Psychiatric Drug Facts via :

“Most psychiatric drugs can cause withdrawal reactions, sometimes including life-threatening emotional and physical withdrawal problems… Withdrawal from psychiatric drugs should be done carefully under experienced clinical supervision.” Dr. Peter Breggin

May 1, 2012

Plan to monitor ongoing harm done to foster children

DSM-1, 1952: 106 disorders
DSM-II , 1968: 185 disorders
DSM-III, 1980: 265 disorders
DSM-IV, 1994: 357 disorders

It appears that the Administration on Children, Youth and Families, 'ACYF' plans to continue allowing children in foster care to be drugged with psychiatric drugs even though there is ample evidence that this Standard Practice is not 'effectively treating' the psychiatric diagnoses the drugs are prescribed for.  The standard clinical practice of using teratogenic psychiatric drugs is not based on sound ethical medical principles, and is not supported with definitive empirical data showing the drugs to be safe or efficacious for use on children.  Using drugs which are not efficacious, that are known to be dangerous teratogens with fatal risks, without scientific evidence to validate the practice,  is Human Experimentation.  The plan to 'monitor' and provide 'oversight' of psychiatric drugs being used in what is essentially Human Experimentation on vulnerable foster children does not protect the children from further harm; this is a poor plan to say the very least...

This is not something that needs Federal 'oversight,' nor does it need to be 'monitored.' 

via The Policy Lab at The Children's Hospital of Philadelphia

April 30, 2012

New PolicyLab Research Expands Understanding of Psychoactive Medication Use Among Children in Foster Care

A few months after the federal Government Accountability Office (GAO) issued a report on the use of psychoactive drugs by children in foster care in five states, a national study from PolicyLab at The Children’s Hospital of Philadelphia describes prescription patterns over time in 48 states. The updated findings show the percentage of foster children taking antipsychotics--a class of psychoactive drugs associated with serious side effects for children-- continued to climb in the last decade. At the same time, a slight decline was seen in other psychoactive medication use, including the percentage of children receiving three or more classes of these medications at once (polypharmacy). here

via PR Newswire:
New research expands understanding of psychoactive medication use among children in foster care
a few excerpts:
"We're not saying these medications should never be used for children, but the high rate at which they're used by children in foster care indicates that other interventions and supports, such as trauma-based counseling, may not be in place for them. In other words, health care providers may not have other, non-medication, tools to offer families dealing with mental health concerns," said Rubin. "Responding to high and growing levels of antipsychotic use will not simply require efforts to restrict their use, but calls for larger investments in mental health programs that help these children cope with trauma psychologically."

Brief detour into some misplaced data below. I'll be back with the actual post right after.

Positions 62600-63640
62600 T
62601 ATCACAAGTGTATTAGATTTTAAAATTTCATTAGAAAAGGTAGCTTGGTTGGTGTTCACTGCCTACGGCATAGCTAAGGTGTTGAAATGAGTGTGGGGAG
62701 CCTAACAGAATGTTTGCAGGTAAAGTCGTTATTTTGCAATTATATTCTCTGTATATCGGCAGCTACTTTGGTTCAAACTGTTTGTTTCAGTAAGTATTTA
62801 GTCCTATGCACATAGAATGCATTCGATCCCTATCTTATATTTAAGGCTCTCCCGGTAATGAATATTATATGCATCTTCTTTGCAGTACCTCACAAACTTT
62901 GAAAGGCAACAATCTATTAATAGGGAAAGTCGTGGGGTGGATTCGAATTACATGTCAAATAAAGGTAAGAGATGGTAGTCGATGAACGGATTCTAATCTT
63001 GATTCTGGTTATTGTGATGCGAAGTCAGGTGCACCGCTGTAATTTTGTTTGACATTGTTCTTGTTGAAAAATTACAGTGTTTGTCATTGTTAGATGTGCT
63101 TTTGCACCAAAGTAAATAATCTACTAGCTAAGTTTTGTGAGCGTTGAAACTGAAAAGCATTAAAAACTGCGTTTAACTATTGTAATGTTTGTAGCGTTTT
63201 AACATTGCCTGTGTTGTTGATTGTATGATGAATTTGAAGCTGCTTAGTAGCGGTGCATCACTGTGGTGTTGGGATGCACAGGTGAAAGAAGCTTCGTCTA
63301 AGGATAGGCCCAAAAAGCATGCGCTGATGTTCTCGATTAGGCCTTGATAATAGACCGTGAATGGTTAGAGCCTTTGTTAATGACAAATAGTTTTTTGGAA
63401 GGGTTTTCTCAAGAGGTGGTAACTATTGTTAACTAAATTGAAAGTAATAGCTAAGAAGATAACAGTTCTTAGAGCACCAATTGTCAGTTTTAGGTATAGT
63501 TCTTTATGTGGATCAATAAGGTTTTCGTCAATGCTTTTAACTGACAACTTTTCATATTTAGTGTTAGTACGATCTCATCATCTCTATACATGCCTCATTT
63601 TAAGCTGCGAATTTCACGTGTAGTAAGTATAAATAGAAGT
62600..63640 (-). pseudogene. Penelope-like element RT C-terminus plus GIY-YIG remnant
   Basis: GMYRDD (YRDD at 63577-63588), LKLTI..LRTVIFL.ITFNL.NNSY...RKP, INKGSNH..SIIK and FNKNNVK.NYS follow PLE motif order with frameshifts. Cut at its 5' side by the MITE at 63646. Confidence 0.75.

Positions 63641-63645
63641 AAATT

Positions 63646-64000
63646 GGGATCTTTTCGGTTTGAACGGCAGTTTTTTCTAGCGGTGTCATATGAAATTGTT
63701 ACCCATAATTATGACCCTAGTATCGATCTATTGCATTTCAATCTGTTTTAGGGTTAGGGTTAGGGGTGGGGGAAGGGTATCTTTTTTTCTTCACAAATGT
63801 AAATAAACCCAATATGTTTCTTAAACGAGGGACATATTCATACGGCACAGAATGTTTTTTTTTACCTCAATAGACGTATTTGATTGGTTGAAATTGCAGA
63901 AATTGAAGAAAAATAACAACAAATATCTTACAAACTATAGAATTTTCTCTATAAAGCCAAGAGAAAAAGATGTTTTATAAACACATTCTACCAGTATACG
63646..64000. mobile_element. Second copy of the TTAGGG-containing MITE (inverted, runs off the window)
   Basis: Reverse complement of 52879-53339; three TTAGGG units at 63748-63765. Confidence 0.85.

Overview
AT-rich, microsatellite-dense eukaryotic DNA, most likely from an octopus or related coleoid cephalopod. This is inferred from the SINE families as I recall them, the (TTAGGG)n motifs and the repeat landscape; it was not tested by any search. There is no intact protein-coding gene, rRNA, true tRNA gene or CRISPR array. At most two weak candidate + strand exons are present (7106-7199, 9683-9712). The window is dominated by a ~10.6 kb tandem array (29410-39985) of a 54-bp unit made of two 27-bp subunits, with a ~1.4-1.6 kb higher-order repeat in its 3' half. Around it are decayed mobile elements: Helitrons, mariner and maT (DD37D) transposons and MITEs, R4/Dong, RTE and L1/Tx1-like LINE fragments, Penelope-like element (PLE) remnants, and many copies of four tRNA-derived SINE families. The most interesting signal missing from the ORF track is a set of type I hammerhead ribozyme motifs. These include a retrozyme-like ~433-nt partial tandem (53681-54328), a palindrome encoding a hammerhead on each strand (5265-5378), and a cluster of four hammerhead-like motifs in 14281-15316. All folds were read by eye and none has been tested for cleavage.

"Prescription rates for both antipsychotic use and polypharmacy varied widely from state to state. Over the six-year period, antipsychotic use increased in all but three states. Conversely, 18 states showed an increase in polypharmacy, while 19 states showed decline and 11 no change. In 2007, states reported prescriptions of antipsychotics ranging from 2.8 percent to 21.7 percent of the foster care population, and from 0.5 percent to 13.6 percent for children receiving multiple classes of psychoactive drugs. The authors note, however, that it's not possible to use this study to compare states against one another.
"In illustrating both the national and state-specific trends in the use of psychoactive medications over time, we hope to provide a resource to officials at both the federal and state levels to help identify progress and prioritize intervention areas," noted Meredith Matone, MHS, a research scientist at PolicyLab who co-authored the study currently published online in the journal Children and Youth Services Review.
"Bryan Samuels, Commissioner of the Administration on Children, Youth and Families (ACYF), said "the study's findings contribute to ongoing Federal efforts to improve the oversight and monitoring of psychoactive medications by providing a new snapshot in time on how these drugs were used in almost every state in the nation." ACYF, part of the U.S. Department of Health and Human Services, works across federal agencies and with the States to use the latest data and research to design and deliver the best health care services for vulnerable children.(emphasis mine)
"In August, ACYF will bring child welfare, mental health, and Medicaid leaders from all 50 States, DC, and Puerto Rico together to address the appropriate use of psychoactive medications in state foster care programs." read here

Big Bucks Big Pharma


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